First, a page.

It’s fun to watch young children learn to handle cash by buying an ice cream and giving us back the change. But there’ll be nothing adorable about being surrounded by machines that need equally patient hand-holding when it comes to using money, like making sure our refrigerator stocks up the right vegetables in correct quantities before it pays the delivery robot. Doing this every day with each of our 15 online devices will mean we do nothing else in our internet-of-things future.

The conventional financial system will be of little help. Banks can clear fast payments. With the backing of the legal system, intermediaries can make our appliances honour and enforce obligations. However, when it comes to making payments that are contingent upon the delivery of a product, service or asset, the existing technology will become overwhelmed when everything gets connected.

That’s where smart, or programmable, money comes in. Lines of cryptographic code, running on a distributed ledger technology such as the Ethereum blockchain, will calculate the right payment amount, and come embedded with conditions for a transfer of value from one party to another. The money itself will contain these capabilities, and we don’t need to look very far to see who will make it available to us.

The Bahamian Sand Dollar was the world’s first digital currency issued by a central bank, though it won’t be alone for long. From China to Sweden, authorities are preparing to offer electronic cash. Britain has set up a task force to explore a Britcoin. If it goes ahead, a digital euro and an American FedCoin won’t be far behind.

A twofold wariness is driving experimentation. Some central banks fear the rising influence of cryptocurrencies like Bitcoin; others fret about the growing market power of e-commerce and payments firms that are harnessing data from billions of transactions. Competition between the US and China for global financial dominance is another motivation. In all this, perplexed users are asking, “What’s in it for me?”

The short answer: Ask your future car. The real utility of a central bank digital currency may be realized when one internet-enabled machine pays another, without having to ask us for permission every time.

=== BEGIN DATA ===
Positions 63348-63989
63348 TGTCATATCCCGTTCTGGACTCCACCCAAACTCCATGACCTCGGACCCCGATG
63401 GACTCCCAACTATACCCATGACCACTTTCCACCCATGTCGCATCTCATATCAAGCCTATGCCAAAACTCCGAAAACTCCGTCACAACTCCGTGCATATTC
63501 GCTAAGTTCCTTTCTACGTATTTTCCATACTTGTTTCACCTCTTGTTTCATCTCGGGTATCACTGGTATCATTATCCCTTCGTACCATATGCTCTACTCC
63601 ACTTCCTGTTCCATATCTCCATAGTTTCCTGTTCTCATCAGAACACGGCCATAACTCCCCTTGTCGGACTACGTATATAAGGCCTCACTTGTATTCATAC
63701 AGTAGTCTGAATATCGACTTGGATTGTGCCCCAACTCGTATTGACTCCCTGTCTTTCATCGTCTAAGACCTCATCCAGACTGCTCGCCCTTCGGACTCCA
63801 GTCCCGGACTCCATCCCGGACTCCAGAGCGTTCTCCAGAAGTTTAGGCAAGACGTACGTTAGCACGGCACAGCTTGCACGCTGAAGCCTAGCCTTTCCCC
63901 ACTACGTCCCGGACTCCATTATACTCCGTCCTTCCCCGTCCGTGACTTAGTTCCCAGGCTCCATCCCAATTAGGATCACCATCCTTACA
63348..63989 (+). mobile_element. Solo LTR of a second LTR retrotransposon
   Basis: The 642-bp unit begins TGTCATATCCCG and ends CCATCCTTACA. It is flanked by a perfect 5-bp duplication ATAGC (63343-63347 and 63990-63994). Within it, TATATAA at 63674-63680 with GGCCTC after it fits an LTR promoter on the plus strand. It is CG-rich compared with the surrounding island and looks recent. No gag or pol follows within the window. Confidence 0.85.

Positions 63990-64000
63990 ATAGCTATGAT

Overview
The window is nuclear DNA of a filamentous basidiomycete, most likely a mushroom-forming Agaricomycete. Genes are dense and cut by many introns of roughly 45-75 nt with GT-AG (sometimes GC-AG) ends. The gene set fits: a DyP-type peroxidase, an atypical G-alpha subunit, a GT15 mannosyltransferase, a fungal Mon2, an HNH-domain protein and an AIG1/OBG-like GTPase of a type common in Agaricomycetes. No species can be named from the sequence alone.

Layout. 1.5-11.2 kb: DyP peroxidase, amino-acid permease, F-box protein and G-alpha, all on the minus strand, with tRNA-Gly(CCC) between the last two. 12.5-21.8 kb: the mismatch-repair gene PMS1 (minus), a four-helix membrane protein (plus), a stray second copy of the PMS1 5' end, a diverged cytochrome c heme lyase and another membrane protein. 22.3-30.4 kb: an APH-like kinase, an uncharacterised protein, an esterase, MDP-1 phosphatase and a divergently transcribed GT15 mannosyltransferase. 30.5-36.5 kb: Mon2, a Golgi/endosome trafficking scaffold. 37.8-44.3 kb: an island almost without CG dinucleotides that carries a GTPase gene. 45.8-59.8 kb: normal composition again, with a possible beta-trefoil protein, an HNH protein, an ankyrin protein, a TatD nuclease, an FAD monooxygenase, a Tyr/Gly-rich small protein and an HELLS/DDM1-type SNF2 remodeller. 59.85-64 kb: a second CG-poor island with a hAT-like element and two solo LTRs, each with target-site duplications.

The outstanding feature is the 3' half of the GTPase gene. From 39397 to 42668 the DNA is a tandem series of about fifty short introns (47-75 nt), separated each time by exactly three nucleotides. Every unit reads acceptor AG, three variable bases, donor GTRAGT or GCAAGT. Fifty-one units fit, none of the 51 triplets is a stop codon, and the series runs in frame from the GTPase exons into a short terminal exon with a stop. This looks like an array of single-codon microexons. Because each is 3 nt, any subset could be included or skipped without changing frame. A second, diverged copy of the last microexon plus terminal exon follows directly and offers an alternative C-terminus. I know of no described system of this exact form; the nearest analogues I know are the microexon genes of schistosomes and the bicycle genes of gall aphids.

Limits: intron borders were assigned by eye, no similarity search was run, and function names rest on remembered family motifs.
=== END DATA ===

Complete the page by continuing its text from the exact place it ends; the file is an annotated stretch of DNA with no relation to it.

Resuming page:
At present, we think of the money we move from a savings account to a digital wallet as cash, even though the dollars, pounds or yen being spent are the liability of the wallet operator. It’s the sovereign’s job to clear the operator’s — or its bank’s — IOUs. The monetary authority performs that function by debiting one account and crediting another. That’s when the transaction that we began by paying someone digitally is permanently settled. With official digital cash, the liability for the money simply shifts from the operator to the central bank.

Even aficionados of behind-the-scenes real-time gross settlement won’t find digital cash much different in day-to-day lives from what we’re already used to.

But give it five or 10 years, and our lives might change. We may be ferried around in autonomous cars that need to fuel up and park after dropping us off. Would we really like to receive annoying messages from our bank in the middle of a meeting, wanting us to validate payments at the gas station or the parking lot? It’ll take another urgent text from the car’s computer to assure us that our vehicle is getting the service we’re paying for, and asking if it has our go-ahead to part with $23.65. More work for us.

Programmable money can simplify lives. A Bundesbank working group report has explored nine potential use cases, from redemption of securities maturing on a Saturday morning to offline payments, cross-border remittances and machine-to-machine transactions. In some instances, conventional finance can rise to the challenge by integrating blockchain-based smart contracts into its workflow. Cryptocurrencies can also do the job, but they may be “unsuitable in practice due to volatility, limited interoperability and issues regarding legal certainty,” says the study. Commercial lenders could issue their own tokenized money, though “transferring large sums between the accounts of customers of different commercial banks would be risky.”

It may be more practical, therefore, for central banks to make their digital currencies smart. The private sector can do the programming. The money we put in the car’s wallet would handle fuel, parking and toll expenses. The refrigerator’s app could deduct an item the online grocery forgot to send and pay the rest of the bill without messing up the entire delivery. Drawback: Our children may grow up not knowing how to count change. But as long as their robot nanny buys them an ice cream at the fair—and is able to pay before it melts—we shouldn’t complain.

Andy Mukherjee is a Bloomberg Opinion columnist covering industrial companies and financial services


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